According to the ever-optimistic Jim McCarthy, the outgoing chief executive of Poundland, the discount chain offers amazing products at amazing prices that customers want to come in and buy.
Looks like Steinhoff, the South African retail group, thought the price of the whole business was pretty amazing too. It snapped up Warburg Picus's entire holding for 195 pence per share, or 80 million pounds ($113 million) on Tuesday. Now that it's built up its stake to 23 percent, it's considering an offer for the rest.
The price it has paid for its shares is hardly a pound, but it is still about a third cheaper than Poundland's 300 pence per share debut price in early 2014.
Since the offering, Poundland shares have significantly underperformed the FTSE All Share Index and rival retailers, as the company has faced a vicious supermarket price war, undermining its competitive position, as well as its takeover of 99p Stores.
Moreover, competition in the discount sector is rising -- not least from Christo Wiese, the South African entrepreneur who is Steinhoff's biggest shareholder, who is quietly building up another British discount group, Pep & Co., which focuses on clothing.
Acquiring Poundland would expand this footprint further. Steinhoff wants to be a budget retailer for the masses -- think a European Wal-Mart. Poundland's customer demographic fits with its target market.
As for Poundland, life isn't getting easier any time soon. There's also a Brexit wrinkle. If a vote to leave the European Union leads to a sharp drop in the pound, that will squeeze U.K. retailers that buy goods from Asia. Though Poundland is experimenting with multiple price points in some of its shops, overall it has limited ability to put up its prices.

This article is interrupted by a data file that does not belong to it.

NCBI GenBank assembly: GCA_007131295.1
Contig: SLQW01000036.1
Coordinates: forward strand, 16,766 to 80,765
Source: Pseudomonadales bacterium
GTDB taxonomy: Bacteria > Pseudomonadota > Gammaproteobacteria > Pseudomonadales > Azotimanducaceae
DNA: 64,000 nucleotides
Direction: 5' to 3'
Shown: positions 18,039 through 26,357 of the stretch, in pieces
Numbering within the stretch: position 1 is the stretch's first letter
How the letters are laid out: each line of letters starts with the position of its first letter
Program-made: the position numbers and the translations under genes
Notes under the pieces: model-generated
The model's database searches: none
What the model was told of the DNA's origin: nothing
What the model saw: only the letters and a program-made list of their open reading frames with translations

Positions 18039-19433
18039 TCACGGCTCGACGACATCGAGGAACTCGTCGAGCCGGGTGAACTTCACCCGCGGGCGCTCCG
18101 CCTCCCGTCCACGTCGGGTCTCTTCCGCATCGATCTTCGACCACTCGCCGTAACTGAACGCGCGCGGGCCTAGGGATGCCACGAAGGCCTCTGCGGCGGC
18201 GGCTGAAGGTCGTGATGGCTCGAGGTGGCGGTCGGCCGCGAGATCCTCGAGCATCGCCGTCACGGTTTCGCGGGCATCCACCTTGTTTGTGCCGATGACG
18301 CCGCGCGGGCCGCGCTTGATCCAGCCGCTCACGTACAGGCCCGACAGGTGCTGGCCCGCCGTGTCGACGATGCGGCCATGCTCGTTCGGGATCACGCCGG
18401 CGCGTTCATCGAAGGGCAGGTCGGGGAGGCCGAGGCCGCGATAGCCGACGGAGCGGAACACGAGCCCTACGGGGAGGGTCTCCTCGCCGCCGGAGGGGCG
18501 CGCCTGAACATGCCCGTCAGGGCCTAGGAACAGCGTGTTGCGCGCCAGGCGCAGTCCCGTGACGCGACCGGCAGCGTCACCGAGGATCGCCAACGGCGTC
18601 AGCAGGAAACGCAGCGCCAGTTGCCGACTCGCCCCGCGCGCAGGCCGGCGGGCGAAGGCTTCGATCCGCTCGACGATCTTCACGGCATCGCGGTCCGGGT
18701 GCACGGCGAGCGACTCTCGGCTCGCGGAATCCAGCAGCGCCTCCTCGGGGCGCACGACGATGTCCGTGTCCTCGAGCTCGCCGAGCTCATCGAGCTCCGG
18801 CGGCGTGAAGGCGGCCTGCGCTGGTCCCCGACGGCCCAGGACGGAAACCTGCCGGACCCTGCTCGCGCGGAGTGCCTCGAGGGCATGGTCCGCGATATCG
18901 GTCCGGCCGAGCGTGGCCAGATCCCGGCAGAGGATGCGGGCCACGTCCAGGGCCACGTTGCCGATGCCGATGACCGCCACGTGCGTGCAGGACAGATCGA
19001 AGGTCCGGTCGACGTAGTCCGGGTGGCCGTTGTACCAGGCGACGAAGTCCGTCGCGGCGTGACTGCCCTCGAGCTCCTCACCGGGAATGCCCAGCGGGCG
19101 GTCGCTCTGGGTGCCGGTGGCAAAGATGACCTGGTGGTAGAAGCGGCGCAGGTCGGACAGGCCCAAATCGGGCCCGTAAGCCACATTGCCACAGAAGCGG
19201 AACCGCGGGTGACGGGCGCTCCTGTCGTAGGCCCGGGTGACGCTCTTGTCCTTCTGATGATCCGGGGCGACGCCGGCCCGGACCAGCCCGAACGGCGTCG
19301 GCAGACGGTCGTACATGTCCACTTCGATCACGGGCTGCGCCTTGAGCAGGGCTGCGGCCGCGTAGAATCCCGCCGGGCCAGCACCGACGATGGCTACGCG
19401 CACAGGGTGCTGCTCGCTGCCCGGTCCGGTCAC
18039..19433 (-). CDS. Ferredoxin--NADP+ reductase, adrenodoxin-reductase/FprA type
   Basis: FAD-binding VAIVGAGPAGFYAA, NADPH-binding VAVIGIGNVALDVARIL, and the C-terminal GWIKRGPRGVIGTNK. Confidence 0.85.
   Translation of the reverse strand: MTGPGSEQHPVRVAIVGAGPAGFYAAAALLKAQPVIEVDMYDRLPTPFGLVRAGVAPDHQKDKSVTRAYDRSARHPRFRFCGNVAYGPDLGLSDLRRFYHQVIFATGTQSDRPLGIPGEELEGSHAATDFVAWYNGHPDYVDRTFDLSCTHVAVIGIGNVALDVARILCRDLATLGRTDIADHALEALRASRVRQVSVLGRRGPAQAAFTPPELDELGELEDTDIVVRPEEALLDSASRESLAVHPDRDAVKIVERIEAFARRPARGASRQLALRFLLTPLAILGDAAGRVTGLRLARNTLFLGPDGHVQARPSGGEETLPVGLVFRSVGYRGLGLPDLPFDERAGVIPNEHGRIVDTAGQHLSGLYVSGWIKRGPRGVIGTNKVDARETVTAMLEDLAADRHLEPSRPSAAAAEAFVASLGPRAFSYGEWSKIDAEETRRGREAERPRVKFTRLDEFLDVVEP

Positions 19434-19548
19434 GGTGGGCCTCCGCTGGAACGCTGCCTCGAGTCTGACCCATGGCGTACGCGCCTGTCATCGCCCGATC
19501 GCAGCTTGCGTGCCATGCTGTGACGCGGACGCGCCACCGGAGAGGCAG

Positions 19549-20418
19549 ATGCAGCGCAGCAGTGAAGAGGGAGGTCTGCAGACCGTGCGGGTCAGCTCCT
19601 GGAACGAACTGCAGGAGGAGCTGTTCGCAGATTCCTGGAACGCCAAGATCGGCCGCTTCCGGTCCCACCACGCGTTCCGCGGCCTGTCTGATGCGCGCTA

Poundland trades on a forward price to earnings ratio of about 15 times, at a discount to rival B&M. That's deserved, given Poundland's performance: Pre-tax profit fell 84 percent in the year to March 27.
McCarthy said Thursday that big drop reflected work to absorb the 99p store chain, and the prospects for Poundland should improve now that the company is unified under one umbrella. But unified or not, the challenges on many fronts are substantial.
Steinhoff might be able to do better. Wiese might be able to improve returns on Poundland through synergies with his Pep & Co. clothing chain or his Guess How Much! discount stores. The constraint that prices shouldn't exceed one pound could be avoided simply by rebranding the whole chain.
Steinhoff could afford to pay 250 pence per share and still be accretive to earnings. The forward price to earnings multiple would still be around Poundland's historical average of 18.9 times.
But so far, Steinhoff appears to be the only one who's spotted the bargain. That's a change from its recent forays, when it barged into Sainsbury's pursuit of Home Retail Group, only to withdraw, and then became embroiled in a protracted bid battle over Darty, losing out again.
Steinhoff wants to remain the only shopper in the store. But surely the perennially upbeat McCarthy will be hoping his amazing value encourages others to come in and buy.
This column does not necessarily reflect the opinion of Bloomberg LP and its owners.
To contact the author of this story:
Andrea Felsted in London at firstname.lastname@example.org
To contact the editor responsible for this story:
Jennifer Ryan at email@example.com